Filipinos to Trudeau: Take out the trash
2,500 tons of trash in Manila belongs to Canadians
Justin Trudeau’s visit to the Philippines brought him within a short walk of a Canadian controversy that has lingered in the Port of Manila for years: about 100 stranded containers crammed with thousands of tons of rotting trash from Canada.
The case of the rancid Canadian garbage, festering in Manila for about four years, is well known in the Philippines — it’s made headlines and led to protests by environmental and public-health activists.
They’ve been calling on Canada to repatriate the waste, which is said to include old wires, CDs, used plastic cups and soiled adult diapers. Estimates in local news reports say there could be as much as 2,500 tons of trash in 103 shipping containers.
The shipments were allowed into the country because they were allegedly disguised as recyclable plastics. Upon inspection, however, customs officers discovered they were stuffed with reeking household trash — or worthless landfill junk.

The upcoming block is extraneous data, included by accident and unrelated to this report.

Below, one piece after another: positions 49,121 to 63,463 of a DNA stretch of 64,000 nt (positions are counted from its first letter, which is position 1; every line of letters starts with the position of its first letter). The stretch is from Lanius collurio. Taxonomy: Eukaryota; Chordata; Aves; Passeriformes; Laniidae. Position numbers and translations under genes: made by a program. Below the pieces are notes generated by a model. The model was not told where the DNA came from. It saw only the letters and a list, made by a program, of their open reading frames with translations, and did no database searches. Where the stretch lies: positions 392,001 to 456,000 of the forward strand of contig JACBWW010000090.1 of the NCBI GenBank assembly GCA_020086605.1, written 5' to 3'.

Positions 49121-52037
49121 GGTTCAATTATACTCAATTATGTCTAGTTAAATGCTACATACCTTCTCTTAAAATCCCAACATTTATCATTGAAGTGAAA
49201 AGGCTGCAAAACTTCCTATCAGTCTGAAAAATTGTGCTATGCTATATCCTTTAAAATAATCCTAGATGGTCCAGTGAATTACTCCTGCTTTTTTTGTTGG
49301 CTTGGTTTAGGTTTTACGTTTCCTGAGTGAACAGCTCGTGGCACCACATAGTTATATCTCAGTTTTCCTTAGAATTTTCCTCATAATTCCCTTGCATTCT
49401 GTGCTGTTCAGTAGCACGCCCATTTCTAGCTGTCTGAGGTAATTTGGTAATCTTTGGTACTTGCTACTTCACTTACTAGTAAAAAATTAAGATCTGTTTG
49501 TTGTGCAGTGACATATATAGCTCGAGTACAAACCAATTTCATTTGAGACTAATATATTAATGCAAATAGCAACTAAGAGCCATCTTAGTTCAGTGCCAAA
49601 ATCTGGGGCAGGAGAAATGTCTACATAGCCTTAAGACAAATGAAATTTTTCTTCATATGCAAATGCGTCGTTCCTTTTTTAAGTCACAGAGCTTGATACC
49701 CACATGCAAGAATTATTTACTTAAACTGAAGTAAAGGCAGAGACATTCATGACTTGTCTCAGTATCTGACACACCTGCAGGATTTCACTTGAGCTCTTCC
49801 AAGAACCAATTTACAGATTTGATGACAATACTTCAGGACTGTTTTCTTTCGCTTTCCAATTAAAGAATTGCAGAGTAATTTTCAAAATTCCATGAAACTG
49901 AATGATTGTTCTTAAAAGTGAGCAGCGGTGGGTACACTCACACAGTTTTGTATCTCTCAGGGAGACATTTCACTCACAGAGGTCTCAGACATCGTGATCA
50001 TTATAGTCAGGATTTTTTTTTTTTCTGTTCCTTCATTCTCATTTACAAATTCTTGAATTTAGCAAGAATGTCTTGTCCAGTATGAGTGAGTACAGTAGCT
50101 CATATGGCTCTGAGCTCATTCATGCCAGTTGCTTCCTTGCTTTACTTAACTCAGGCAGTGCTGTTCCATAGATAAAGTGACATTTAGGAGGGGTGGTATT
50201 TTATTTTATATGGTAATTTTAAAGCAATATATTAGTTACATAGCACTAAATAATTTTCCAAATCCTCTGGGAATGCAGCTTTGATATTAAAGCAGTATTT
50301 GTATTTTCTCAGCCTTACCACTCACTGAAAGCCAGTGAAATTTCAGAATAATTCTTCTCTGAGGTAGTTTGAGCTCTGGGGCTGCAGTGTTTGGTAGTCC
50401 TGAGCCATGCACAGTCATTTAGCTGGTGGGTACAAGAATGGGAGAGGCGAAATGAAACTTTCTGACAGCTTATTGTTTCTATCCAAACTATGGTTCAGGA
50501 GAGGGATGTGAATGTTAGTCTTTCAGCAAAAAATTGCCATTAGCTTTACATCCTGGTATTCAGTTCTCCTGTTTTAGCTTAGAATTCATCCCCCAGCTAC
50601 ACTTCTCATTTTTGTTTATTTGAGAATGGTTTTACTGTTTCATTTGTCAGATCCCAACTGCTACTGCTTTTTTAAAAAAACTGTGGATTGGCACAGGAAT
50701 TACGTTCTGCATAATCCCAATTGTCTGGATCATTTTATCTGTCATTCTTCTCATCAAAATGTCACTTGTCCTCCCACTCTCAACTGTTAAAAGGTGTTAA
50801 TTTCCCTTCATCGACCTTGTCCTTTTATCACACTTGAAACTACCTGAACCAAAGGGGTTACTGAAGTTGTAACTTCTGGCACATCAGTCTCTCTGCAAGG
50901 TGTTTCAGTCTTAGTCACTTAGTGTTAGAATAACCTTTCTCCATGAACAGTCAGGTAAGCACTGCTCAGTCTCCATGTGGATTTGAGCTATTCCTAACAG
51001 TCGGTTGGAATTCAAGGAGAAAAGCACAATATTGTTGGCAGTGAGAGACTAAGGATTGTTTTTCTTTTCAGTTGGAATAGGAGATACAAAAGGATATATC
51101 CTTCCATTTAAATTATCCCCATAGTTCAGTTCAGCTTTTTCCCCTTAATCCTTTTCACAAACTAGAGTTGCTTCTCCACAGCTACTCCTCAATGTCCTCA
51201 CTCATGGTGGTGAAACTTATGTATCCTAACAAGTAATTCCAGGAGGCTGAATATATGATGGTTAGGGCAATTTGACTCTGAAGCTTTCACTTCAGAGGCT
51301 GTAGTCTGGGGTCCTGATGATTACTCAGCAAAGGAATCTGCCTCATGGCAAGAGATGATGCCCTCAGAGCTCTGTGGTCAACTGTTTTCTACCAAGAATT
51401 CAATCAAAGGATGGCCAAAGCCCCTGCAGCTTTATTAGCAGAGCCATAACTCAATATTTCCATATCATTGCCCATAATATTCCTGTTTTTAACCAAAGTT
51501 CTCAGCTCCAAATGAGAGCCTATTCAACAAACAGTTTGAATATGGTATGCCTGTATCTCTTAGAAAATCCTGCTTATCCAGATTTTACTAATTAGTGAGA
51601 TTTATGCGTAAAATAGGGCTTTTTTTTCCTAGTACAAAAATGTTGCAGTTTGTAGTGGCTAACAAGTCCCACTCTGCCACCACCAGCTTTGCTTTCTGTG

During a visit to Manila two years ago, Trudeau was asked by a local reporter about the Canadian garbage. He replied at the time that a “Canadian solution” was in the works and vowed to make sure it wouldn’t happen again.
“It’s two years already and the waste still remains here,” said Aileen Lucero, national coordinator of Manila’s EcoWaste Coalition, one of many groups that have been fighting for the removal of the rubbish. Coincidentally, she said a photo-op Sunday brought the prime minister within about 100 metres of the site.
Trudeau, in Manila for a summit of southeast Asian countries, made local media headlines with his visit to a nearby Jollibee fastfood joint. He used the visit as a way to highlight the connection between the Philippines and Canada, where the company opened a store last year in Winnipeg to cater to the city’s large Filipino population. He also ordered a meal — to go.
“It is OK for us that the prime minister dropped by a 100-percent Filipino restaurant and take out fries or a burger for himself,” Lucero said. “But there is (something) much more important to take out and that is the Canada waste.”
In 2014, the Philippine government recommended the containers be returned to Canada under the provisions of the Basel Convention, which prohibits developed countries from shipping waste to developing nations.
Canada stands ready to work with local authorities to transport the trash back to Canada, if necessary, an anonymous official said.